dual boot win10 and FreeBSD
bourne.identity at hotmail.com
Wed Aug 26 18:02:03 UTC 2020
On 2020-08-26 21:44, doug wrote:
> On Wed, 26 Aug 2020, Aryeh Friedman wrote:
>> I have a working FreeBSD machine (that needs to stay working wo/ any
>> reinstalls) and want to add Windows 10 on a second SSD to the setup.
>> is the safest way to set this up for dual boot (starting with installing
> If your system has IPMI or drac (dell) or some other boot option
> built-in just use that. I have a supermicro where F11 gets a boot menu
> that offers any device specified in the BIOS settings. I would not mess
> with adding to or modifying the FreeBSD boot process unless there is no
> other choice.
I have some working experience in this area. So I can tell how you can
do this with no dependency on BIOS options. It is a bit tricky owing to
W10 installer being essentially stupid. You must do PRECISELY as
You will have to first disable UEFI completely and enable CSM
everywhere. Your disks must be booted non-UEFI, and must already be
partitioned MBR or we will have to change the scheme to MBR (no GPT).
Let's assume your first disk has a single FreeBSD slice with a single
freebsd-ufs partition. This partition must have at least 11 GB free disk
space (or the disk must have at least 11 GB unused somewhere) - this is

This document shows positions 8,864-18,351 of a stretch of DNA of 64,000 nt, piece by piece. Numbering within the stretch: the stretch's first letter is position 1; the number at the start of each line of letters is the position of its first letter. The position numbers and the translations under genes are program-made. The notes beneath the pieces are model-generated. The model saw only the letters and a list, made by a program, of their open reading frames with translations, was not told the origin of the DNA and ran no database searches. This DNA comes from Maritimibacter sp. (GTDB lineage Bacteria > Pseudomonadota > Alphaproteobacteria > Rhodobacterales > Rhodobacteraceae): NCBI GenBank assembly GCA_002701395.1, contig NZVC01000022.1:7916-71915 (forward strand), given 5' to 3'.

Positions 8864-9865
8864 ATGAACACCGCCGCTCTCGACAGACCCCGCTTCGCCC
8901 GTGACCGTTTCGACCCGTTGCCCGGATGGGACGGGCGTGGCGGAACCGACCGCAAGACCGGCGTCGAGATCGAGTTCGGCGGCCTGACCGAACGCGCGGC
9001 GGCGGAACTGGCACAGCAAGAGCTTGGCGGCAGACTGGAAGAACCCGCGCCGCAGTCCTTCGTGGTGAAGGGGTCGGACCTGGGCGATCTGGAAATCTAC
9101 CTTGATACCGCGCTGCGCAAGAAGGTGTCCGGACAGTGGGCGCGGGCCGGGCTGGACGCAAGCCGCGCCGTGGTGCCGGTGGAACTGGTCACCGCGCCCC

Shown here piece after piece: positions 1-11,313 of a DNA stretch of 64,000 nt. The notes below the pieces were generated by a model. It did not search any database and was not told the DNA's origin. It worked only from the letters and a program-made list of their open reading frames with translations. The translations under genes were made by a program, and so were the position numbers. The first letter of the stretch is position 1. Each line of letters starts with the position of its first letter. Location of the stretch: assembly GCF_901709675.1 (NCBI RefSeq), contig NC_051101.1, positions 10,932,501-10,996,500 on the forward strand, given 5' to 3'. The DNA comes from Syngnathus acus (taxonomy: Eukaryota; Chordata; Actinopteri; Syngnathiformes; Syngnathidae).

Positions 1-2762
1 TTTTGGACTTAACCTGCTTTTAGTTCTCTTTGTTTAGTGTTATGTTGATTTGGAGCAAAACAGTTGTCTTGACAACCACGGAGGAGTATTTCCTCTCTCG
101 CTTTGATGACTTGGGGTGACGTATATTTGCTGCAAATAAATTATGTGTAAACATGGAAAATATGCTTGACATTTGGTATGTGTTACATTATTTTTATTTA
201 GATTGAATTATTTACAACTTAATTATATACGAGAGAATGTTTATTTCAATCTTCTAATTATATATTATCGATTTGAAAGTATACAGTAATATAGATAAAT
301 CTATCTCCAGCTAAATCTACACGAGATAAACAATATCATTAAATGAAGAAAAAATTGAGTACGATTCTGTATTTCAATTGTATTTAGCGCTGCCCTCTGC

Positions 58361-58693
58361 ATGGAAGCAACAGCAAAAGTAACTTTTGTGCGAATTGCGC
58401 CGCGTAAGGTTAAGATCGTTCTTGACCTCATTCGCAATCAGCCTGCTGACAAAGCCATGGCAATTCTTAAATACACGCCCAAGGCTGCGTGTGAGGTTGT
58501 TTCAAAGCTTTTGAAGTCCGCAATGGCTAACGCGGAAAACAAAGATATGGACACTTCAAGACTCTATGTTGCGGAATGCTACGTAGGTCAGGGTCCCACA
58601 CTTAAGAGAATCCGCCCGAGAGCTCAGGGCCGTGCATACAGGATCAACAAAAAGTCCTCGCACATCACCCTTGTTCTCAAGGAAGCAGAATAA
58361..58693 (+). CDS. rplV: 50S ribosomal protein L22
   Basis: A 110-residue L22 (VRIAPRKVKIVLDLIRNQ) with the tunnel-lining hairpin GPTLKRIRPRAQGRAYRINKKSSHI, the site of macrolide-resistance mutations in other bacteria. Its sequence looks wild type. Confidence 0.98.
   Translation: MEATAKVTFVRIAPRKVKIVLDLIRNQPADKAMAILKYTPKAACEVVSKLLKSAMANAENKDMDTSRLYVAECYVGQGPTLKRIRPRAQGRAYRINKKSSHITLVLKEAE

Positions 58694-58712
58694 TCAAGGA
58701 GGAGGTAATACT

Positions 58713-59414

a pre-condition for getting W10 on the second disk.
1) Backup your FreeBSD partition's data somewhere. You can use rsync for
2) Attach your second disk as well.
3) Using a Linux installer DVD, repartition the first disk as MBR, with
four slices and one logical volume:
(Use command o to create a new MBR table)
(Use command n to add a new partition)
(Use command t to change the partition type)
(Use command p to print the partition table)
(Use command w to write out the final partition table)
sda1 : 64 MB : type 7 (ntfs)
sda2 : at least 10 GB : type 82 (linux-swap)
sda3 : space needed for FreeBSD : type a5 (FreeBSD)
sda4 : EBR slice covering remaining disk space : type extended
sda5 : logical volume covering whole EBR slice : type 83 (linux-data)
Although sda2 is linux-swap, FreeBSD can use it as swap readily.
sda5 is your shared partition readable-writeable by both FreeBSD and W10.
5) Use fdisk to create a new MBR table on sdb, and create 2 slices:
sdb1 : 60 GB (whatever space needed for W10) : type 7
sdb2 : remaining disk space : type 83 (default) or 7
Later when W10 is installed, sdb1 will get split into 2 slices (sdb1 and
sdb2), while the original sdb2 will get retitled as sdb3.
6) Boot with your W10 DVD.
When you get to the partitioning page, delete sda1 and sda2, and click
New. This will recreate sda1 and sda2 with approximately the original
sizes and now both as types ntfs. sda1 is now your W10 system partition.
Click sdb1 and hit Delete. CAREFUL here: With the Unallocated Space
(originally sdb1) highlighted, click Next/Install. (Do NOT click New).
This will create sdb1 (W10 root) and sdb2 (W10 recovery) in the
When done installing W10, boot with your FreeBSD DVD and get into live
gpart delete -i 2 ada0
gpart add -i 2 -t linux-swap ada0
gpart delete -i 3 ada0
gpart add -i 3 -t FreeBSD ada0
gpart create -s BSD ada0s3
gpart bootcode -b /boot/boot ada0s3
gpart add -t freebsd-ufs ada0s3
newfs -U /dev/ada0s3a
mount /dev/ada0s3a /mnt
Mount your backup at /tmp, and then restore the backup:
rsync -aAHXv /tmp/ /mnt/
Edit /mnt/etc/fstab to change the root partition (ada0s3a)/swap
partition (ada0s2) device nodes.
And finally, run the commands:
boot0cfg -B /dev/ada0
Your dual-boot system is ready.
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